It was a tall handsome house, glimpsed through a curtain of trees. Victorian? Georgian, maybe — Harry Synnott didn't know one period from another. Anything old that looked like a bit of thought had gone into it he reckoned was probably Victorian. Or Georgian. If not Edwardian.

"Eight million?"



Rose Cheney snickered. "Couple of rich men got a hard-on for the same sea view. Nice aspect, mind you. Worth maybe three million, tops. Not that I'd pay that for it. Even if I had three million. But the way the market is, I mean, place like that'd run to three million, there or thereabouts. But you know how it is, bulls in heat, and the bidding went up to eight-three before one of them threw his hat at it."

Nice aspect.

Synnott wasn't sure what a nice aspect was, but it was apparently worth a rake of money. One minute the country hasn't an arse in its trousers, next minute the millionaires are scrapping over who gets to pay over the odds for a nice aspect. There were some who claimed the prosperity was down to EU handouts, others said it had more to do with Yank investment. There was a widely proclaimed belief among the business classes that they'd discovered within themselves some long-hidden spark of entrepreneurial genius. Whatever it was, the country had been a decade in love with its own prosperity and everyone agreed that even though the boom years were over there was no going back.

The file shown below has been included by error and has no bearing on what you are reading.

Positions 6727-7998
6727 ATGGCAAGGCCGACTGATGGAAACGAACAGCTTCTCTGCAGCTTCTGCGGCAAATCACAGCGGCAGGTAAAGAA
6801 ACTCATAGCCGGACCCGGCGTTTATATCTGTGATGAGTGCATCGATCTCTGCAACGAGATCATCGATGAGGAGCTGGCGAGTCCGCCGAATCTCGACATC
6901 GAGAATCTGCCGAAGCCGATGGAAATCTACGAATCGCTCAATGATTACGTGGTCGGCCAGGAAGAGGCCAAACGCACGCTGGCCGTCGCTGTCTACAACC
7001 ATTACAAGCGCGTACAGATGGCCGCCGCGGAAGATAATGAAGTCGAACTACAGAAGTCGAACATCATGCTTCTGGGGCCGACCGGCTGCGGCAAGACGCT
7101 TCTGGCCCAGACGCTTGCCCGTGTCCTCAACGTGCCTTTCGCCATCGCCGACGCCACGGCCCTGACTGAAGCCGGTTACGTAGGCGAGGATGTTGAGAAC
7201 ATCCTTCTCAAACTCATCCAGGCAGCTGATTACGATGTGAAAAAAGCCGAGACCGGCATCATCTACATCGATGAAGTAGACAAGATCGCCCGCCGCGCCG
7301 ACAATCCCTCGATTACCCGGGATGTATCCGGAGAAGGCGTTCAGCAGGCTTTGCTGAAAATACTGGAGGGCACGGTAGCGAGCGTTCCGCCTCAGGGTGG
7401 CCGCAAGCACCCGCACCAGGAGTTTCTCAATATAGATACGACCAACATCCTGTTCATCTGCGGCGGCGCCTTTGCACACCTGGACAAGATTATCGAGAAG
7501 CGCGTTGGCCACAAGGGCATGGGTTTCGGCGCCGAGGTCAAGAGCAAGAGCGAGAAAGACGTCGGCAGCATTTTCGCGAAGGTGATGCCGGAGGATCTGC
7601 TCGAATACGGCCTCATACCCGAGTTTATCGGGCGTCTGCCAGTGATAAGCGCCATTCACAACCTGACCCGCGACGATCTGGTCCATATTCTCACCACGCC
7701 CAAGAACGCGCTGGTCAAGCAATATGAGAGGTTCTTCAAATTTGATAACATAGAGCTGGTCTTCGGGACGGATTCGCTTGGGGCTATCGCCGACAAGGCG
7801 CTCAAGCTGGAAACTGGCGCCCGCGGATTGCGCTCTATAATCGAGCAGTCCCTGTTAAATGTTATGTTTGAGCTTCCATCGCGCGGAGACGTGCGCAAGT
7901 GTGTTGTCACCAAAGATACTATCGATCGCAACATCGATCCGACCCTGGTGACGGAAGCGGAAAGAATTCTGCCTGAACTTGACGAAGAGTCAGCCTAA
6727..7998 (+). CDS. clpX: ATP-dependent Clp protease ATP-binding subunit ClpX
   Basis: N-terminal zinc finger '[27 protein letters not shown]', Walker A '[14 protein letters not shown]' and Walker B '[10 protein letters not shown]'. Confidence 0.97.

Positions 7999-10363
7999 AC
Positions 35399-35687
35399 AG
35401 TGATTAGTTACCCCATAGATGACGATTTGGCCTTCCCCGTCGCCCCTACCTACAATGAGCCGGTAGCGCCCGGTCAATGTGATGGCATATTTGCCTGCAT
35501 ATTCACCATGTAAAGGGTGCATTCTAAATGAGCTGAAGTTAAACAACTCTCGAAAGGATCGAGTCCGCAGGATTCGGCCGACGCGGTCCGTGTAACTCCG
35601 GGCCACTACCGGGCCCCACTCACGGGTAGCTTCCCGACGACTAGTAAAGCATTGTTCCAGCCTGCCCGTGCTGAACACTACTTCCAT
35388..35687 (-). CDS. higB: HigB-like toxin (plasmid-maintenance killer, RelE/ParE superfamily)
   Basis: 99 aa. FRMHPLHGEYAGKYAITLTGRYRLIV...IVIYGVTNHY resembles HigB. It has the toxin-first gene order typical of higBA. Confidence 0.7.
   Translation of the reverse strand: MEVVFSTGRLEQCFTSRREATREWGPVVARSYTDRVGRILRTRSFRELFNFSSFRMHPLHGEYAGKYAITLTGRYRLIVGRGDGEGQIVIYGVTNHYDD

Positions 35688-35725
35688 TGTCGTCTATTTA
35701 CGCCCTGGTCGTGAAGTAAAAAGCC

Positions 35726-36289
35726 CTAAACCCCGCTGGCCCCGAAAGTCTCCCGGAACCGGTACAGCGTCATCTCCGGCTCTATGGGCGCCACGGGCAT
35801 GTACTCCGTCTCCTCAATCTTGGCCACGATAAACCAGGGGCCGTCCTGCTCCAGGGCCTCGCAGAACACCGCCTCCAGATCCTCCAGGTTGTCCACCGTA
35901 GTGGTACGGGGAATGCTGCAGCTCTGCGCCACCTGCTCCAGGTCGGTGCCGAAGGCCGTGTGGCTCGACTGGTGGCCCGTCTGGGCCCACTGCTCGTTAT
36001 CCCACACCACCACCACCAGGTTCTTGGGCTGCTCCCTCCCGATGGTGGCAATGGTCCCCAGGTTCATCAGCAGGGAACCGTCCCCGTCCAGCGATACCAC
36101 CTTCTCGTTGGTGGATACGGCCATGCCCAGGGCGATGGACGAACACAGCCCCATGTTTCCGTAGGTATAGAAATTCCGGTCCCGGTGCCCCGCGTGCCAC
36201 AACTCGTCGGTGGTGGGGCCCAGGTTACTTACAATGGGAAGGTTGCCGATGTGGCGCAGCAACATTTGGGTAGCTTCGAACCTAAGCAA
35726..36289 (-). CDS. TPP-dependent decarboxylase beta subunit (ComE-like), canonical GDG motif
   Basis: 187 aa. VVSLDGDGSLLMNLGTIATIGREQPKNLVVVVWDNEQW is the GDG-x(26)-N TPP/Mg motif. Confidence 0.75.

We might, Synnott thought, be card-carrying members of the new global order, but we're still committing the same old crimes. The working day had started for Synnott when he met Detective Garda Rose Cheney at the Sexual Assault Unit of the Rotunda Hospital.

Cheney had already interviewed the alleged victim and was waiting outside her room while a nurse did whatever it is nurses do when they usher visitors from a hospital room.

"Name is Teresa Hunt. Just turned twenty, doing Arts at Trinity. Family's from Dalkey, she has a flat in town. The doctor confirms she had recent intercourse, swabbed for sperm, so we might get something. She's not physically damaged, apart from minor bruising around her arms and thighs."

"Who's the man?"

Cheney opened her notebook. "Alleged assailant, Max Hapgood. They were an item sometime last year, met again at a party a couple of weeks back. He called her a few days ago. Had a date last evening, ended up back at her flat, and you know how that one goes."